The obvious difference this season is that he’s finally healthy. Serious knee problems and ACL surgeries over the past few years have limited his durability and effectiveness. But the Czech winger is back.
“There’s no question that knee injury really hurt him and set him back,” Senators GM Bryan Murray told ESPN.com earlier this month. “That’s the real difference this season; he was able to work hard over the summer. He came to camp in great shape and his skating is really good at this point.”
A concussion suffered after colliding with teammate Erik Karlsson on Dec. 13 on the same night he scored his 19th goal (in 31 games) has sidelined him, but all signs point to a return after the holiday break.
He’s one of several key reasons the rebuilding Senators have surprised this season.
Michalek is in the fourth season of a six-year deal that carries a $4.33 million cap hit, paying him $4.75 million in salary next season and $6 million in 2013-14.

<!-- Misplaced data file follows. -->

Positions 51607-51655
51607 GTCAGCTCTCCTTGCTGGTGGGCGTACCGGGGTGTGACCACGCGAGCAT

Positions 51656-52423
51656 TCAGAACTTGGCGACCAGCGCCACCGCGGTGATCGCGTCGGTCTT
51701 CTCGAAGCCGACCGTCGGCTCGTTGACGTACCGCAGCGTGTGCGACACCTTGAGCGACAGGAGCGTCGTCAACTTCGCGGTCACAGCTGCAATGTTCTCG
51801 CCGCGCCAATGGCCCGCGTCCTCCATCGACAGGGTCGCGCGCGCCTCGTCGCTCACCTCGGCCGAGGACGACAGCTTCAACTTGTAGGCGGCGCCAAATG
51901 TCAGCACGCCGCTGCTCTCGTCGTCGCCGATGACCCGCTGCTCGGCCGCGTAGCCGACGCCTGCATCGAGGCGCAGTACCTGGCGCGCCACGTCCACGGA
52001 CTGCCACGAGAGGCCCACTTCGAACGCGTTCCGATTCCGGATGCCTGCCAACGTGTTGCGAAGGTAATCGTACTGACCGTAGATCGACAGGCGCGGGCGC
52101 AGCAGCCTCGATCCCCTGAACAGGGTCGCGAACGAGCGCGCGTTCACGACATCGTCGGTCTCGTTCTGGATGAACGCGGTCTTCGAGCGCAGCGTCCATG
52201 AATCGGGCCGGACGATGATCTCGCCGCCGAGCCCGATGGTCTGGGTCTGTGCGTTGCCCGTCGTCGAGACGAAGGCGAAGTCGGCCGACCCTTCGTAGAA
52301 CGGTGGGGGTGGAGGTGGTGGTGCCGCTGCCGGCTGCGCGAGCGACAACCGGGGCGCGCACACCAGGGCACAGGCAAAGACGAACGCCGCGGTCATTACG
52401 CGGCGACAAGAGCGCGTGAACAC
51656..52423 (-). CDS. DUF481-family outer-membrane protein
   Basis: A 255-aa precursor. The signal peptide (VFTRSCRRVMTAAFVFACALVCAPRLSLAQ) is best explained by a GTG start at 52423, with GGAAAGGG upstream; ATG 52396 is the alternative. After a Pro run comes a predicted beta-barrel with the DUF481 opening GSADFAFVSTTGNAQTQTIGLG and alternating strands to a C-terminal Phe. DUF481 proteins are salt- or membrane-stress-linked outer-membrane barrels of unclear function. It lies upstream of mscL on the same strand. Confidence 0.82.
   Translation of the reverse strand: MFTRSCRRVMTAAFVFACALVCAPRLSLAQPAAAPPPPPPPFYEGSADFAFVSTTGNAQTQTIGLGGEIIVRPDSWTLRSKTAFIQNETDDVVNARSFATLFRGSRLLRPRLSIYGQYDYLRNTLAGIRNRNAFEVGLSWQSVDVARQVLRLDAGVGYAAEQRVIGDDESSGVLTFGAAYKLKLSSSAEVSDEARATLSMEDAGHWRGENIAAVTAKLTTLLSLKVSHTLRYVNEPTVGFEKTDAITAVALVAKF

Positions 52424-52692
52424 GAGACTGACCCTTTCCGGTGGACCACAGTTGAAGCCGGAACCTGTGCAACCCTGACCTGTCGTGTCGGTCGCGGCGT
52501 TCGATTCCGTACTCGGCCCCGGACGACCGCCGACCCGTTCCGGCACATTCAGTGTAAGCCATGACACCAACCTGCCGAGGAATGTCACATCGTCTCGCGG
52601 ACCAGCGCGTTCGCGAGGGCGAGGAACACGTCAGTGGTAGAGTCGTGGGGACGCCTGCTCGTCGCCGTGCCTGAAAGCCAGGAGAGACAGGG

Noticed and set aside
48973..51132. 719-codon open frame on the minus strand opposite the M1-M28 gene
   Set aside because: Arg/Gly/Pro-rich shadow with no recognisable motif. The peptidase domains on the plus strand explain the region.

Lupul had a contract the Anaheim Ducks could not wait to discard last season.
Serious back problems -- including a scary infection -- limited Lupul over a two-year stretch, convincing the Ducks he wasn’t worth the $4.25 million a year he had coming through the 2012-13 season. Few people would have argued with them, either.
Gardiner, who has surprised himself this season in making the Leafs out of camp, was the main attraction, but Leafs GM Brian Burke was hopeful in the back of his mind Lupul would rediscover the touch that netted a career-high 28 goals for Burke’s Ducks in 2005-06.
“Never ‘had’ to take him,” Burke, disputing that notion, wrote ESPN.com via email this week. “The year I traded him to get [Chris] Pronger, he was our best forward in the playoffs. The deal last season made sense -- [the Ducks] were at a higher point than we were, couldn’t wait for the infection to heal while they paid him big dough. We were in a position to wait.”
Few knew what to expect from Lupul entering this season, but challenging for the NHL scoring lead certainly wasn’t among expectations.
Now healthy and his back problems a thing of the past, the 28-year-old entered Friday night with 37 points (15-22) in 34 games, a dynamic force alongside linemate Phil Kessel.